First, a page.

What would your three wishes for life be?

It’s been a long time since I heard the fairy tale; and at the moment, I can’t find it in my library. But that really doesn’t matter because like so many things from childhood, the details may fade but the core facts are forever.
It seems a struggling shoemaker and his wife were by some miracle offered three wishes. It was the dream of their lives for they had always been poor–barely paying for today’s meal from yesterday’s shoe sales.
Now they could have whatever their hearts might want. A beautiful house. Even a castle. A carriage with fine horses–and a driver if they so wished. Fields of corn and cabbages, and a winter’s supply of food.
Oh, how the heart could run wild!
A visit from the queen. Or an invitation from the palace. Fine clothes and coffers filled with gold. Three wishes! For anything at all in the whole world.
Of course, the pair bickered and shouted as they tried to make the best choices. One would suggest, the other would reject. Each understood the importance of making the right choices but there was no way to come to agreement.
Finally, after they had talked and planned for hours and night was falling, they still faced complete indecision and both sank into their chairs with exhaustion. Starved and too tired to cook, the wife sighed deeply and said, “I wish I had a pudding!”
No sooner said than done.
Both were horrified at the waste of the valuable wish. The husband rose to his feet and stamped, “I wish that pudding was on the end of your nose!”
Once again, the wish was granted. And like it or not, the wife had a huge pudding attached to the end of her nose for the rest of her life. Unless, that is, they should choose to use the last wish to get it off.
Deep down, they loved each other so, of course, they did what had to be done. And thus it was that the foolish shoemaker and his foolish wife were destined to stay poor forever.
You never forget a story like that once you hear it. Imagine three wishes to be used in any way they chose. How could they possibly have been so stupid?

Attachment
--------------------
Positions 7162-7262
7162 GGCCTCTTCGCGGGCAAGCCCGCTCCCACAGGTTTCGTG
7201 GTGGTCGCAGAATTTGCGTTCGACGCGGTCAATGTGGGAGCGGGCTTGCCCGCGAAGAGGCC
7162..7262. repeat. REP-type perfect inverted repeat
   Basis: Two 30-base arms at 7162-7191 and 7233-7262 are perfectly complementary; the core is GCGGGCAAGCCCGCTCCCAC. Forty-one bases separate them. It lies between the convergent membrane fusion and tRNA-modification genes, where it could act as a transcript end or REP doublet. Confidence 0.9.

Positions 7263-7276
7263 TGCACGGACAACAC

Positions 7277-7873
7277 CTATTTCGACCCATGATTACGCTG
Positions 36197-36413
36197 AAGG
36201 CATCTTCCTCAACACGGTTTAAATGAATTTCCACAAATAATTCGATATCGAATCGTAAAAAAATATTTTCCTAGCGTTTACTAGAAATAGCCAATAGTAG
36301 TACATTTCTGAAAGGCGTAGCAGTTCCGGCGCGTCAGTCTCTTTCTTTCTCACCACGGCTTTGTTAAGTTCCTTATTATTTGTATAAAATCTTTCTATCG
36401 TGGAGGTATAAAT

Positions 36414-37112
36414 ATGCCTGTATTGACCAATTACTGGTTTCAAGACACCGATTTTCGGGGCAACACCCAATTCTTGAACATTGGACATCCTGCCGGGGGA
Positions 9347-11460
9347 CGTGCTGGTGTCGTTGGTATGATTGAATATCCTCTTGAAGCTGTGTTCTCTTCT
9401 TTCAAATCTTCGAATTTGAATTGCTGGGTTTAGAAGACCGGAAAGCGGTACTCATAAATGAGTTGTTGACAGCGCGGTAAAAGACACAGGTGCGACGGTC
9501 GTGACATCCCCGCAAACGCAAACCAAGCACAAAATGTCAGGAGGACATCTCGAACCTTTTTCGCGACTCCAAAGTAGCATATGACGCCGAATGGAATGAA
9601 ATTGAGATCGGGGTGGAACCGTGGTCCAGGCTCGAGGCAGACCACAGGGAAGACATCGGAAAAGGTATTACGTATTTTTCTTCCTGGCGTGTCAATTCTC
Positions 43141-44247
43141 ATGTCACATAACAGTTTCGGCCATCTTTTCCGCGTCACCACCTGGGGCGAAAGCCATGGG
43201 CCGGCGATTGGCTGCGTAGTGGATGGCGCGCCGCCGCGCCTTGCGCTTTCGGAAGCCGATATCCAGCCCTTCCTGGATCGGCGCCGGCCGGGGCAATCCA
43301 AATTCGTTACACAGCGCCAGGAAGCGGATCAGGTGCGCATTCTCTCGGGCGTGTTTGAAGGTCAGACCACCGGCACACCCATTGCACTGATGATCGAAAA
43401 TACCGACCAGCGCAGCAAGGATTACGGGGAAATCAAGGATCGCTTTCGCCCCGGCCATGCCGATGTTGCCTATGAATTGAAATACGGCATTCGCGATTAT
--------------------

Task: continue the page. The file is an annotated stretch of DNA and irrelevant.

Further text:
Just let your mind run wild for a little bit. In the same situation, what would you wish for? A Mercedes Benz. A house by the ocean. A swelling bank account. Good health. A trip to Alaska. A chance to make a contribution. A beautiful garden. A visit from your college roommate. A white dog.
Exactly, what would it take to make you happy?
We don’t get three wishes in life because things like that happen only in fairy tales. Or do we? Maybe today we call it “goal-setting” instead of wishing.
Think about how often you hear people say, “It’s what I’ve always wanted.”
Several years ago, a respected church leader was stepping down from his post. In his farewell speech, he thanked the national church assembly for letting him serve; and said humbly, “From the time I was a little boy, I always knew I wanted to be president of the conference. And now, I’ve done it.”
So why not get dreaming and wishing and goal-setting today. And always remember, if you don’t have a wish, you can never have a wish come true
Marie Snider is an award-winning health care writer and syndicated columnist.

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